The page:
Like the windswept Baltic seashore where Bloom carried out his deep listening experiments, the world of Thoreau at Walden Pond bears little resemblance to the urban world most human beings at this time inhabit. Projects like these require a level of physical security, material comfort, and educational attainment that are the product of a highly favourable set of circumstances. What relevance do practices like these have to the vast predicament that is climate breakdown, and the challenge Bloom presents us with, of ‘de-industrialising’ our sense of self? Thoreau’s project was to ‘front’ the Wild, and to place himself at a physical and psychological distance from the ‘They-world’ of social, political and economic life, so that he might live more consciously. His aim was not so much to escape from the world of the town and political life as to be better able to dissent from it upon returning. His example suggests some methods that we might use to break the cycle of ‘self-othering’ that occurs when we acclimatise ourselves to living in the industrialised world and yet feel a lingering unease that something is wrong, that we have become alienated from some important part of ourselves and of the wild world. Thoreau’s tools of stillness, silence, inwardness and attentiveness to the living world may be most easily cultivated in a place of seclusion in nature, but they can be practiced anywhere. Once we deliberately cultivate this awareness, it can, as Christie proposes, ‘be achieved anywhere and by anyone committed to the work of listening’ (Christie, 2013: 121). ‘It is in this sense’ argues Christie, ‘that one can see that the primary value to us of Thoreau’s contemplative witness to be found less in his particular form of life…than in the quality of awareness he assiduously cultivated over his entire lifetime’ and this quality of awareness is adaptable to our very different world. How do we develop this capacity, this sensitivity? Regular practice. ‘Thoreau recognised that cultivating the capacity to hear the music of the world must become part of a sustained practice, that one must learn to orient oneself and become sensitive to the myriad ways the world is always expressing itself” (Christie, 2013:214).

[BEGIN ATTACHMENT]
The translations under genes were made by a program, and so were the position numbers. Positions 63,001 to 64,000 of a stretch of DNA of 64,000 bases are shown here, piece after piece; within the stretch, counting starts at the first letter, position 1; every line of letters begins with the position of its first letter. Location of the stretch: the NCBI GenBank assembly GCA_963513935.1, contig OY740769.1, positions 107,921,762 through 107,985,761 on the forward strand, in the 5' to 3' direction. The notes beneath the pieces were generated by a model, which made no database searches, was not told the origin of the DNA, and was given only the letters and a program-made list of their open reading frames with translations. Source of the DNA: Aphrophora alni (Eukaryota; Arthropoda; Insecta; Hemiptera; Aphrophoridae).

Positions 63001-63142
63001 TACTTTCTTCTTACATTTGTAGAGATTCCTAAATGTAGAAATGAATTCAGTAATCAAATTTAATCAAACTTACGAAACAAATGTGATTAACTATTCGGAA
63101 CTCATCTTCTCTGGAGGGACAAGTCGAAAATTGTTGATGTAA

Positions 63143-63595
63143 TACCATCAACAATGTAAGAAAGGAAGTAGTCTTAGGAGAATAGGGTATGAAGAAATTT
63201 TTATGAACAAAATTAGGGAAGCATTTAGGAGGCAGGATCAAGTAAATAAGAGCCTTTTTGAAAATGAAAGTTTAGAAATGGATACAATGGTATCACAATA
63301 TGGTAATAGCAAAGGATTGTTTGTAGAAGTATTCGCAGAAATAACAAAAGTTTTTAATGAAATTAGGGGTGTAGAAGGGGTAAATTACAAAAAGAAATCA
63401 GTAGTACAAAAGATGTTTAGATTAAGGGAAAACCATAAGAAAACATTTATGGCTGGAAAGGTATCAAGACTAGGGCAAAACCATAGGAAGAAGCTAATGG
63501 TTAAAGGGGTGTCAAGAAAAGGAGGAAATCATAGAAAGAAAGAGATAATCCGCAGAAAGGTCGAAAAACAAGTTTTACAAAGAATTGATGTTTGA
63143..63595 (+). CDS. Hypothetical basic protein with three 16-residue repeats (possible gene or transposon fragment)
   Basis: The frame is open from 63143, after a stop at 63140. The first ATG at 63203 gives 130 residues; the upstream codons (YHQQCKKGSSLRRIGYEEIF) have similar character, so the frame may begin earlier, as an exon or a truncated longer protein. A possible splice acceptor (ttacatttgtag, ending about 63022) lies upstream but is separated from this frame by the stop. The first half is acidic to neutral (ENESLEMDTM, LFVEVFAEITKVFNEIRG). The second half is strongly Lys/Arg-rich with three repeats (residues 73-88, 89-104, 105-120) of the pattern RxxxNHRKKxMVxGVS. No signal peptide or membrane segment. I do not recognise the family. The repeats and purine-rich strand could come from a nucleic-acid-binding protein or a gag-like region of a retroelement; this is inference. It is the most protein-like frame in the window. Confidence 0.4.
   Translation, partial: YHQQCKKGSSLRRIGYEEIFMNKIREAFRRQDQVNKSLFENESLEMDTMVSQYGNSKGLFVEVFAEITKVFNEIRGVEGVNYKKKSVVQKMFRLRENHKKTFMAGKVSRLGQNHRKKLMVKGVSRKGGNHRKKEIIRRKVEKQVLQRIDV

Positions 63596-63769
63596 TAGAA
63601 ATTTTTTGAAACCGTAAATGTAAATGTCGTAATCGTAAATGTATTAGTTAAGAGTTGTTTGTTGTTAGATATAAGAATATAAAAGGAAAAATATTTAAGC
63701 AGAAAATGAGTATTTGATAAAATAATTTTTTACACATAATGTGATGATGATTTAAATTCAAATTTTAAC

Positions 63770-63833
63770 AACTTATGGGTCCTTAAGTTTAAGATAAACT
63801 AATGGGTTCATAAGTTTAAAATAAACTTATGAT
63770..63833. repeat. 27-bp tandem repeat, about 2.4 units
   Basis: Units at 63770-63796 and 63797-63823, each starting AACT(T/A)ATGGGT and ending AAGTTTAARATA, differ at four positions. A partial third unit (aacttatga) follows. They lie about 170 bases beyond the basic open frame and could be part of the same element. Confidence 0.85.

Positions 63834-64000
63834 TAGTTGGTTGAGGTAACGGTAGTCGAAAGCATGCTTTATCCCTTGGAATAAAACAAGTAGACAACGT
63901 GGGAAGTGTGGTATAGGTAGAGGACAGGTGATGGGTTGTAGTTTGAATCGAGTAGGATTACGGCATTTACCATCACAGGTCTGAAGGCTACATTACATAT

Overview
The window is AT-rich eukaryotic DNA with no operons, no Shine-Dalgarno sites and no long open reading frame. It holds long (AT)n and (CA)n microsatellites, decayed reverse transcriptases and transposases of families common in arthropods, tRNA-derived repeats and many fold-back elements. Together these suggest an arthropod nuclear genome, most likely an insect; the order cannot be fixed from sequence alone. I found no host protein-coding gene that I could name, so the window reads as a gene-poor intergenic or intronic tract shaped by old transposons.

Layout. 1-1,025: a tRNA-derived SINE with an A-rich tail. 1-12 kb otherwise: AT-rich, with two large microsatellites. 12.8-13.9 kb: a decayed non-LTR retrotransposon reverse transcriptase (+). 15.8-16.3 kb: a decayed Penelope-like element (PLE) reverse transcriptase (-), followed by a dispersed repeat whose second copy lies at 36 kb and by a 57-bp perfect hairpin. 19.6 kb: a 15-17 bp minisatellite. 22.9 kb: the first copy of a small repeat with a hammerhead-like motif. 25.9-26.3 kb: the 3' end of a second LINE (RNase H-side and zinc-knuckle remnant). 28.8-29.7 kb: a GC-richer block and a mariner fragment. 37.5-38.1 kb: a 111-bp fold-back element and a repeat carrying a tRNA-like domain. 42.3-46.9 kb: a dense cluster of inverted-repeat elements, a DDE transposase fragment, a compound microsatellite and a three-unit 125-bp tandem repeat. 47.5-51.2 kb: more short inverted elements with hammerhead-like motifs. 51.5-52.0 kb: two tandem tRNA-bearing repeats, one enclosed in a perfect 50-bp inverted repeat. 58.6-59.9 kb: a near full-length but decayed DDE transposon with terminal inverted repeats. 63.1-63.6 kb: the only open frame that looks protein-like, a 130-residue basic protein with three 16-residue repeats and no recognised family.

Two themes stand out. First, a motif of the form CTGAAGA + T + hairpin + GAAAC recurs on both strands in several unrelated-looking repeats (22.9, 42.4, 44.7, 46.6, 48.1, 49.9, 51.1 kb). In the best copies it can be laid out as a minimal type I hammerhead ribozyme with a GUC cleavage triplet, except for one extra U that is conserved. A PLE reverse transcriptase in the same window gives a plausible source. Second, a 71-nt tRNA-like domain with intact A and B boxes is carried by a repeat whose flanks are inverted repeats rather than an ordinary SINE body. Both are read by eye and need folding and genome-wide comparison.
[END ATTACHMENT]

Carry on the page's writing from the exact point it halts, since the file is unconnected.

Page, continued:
Bloom describes his group’s experience of deep listening to the Baltic as hearing the sea ‘talking to us’. One of the participants describes a vivid sense of being exposed to immense forces, a feeling of unprotectedness that seemed to key to an understanding of the reality of climate breakdown, a situation in which ‘we are no longer sheltered’ (87). But the message from the Baltic can’t stay there on the sea shore. It needs to come back into the urban. It is not anthropocentric to acknowledge that any redefined post-petro-subjective self must recognise that we exist within a web of interdependencies of which other human beings form a significant part. In a recently published collection of late essays, ‘The Next Revolution’ (2015), Murray Bookchin outlines a case for direct democracy in the form of a libertarian, municipal ‘Communitarianism’. In Bookchin’s model an active and engaged citizenry becomes an effective agent of change. As a political thinker who moved away from the anarchism of his earlier work, here he plots a careful route between individualistic libertarianism on the political right and an equally individualistic, radical anarcho-primitivism on the left. Seeking a political structure that might provide long-haul stamina to energies currently poured into short term phenomena like the Occupy movement, Bookchin puts forward the case for the city’s progressive potential, not as the power-capital of a centralist state, but the city as municipality, town or ‘commune’. Spanish sociologist Manuel Castells also recognises the progressive potential of urban space. He notes a common pattern among current social and political movements in that they comfortably straddle both cyberspace and urban space (2013). Born online, these embryonic social and protest movements empower and raise awareness at grassroots level, moving rhizomatically in cyberspace to then erupt periodically into urban spaces, where they create real social networks in physical places. The hybrid social space that Castells identifies here breaks down stark binaries between ‘place’ on the one hand and cyberspace on the other. In these developments we see an erosion of dualistic binaries such as nature good/internet bad, ‘place’ good/cyberspace bad, forest good/city bad.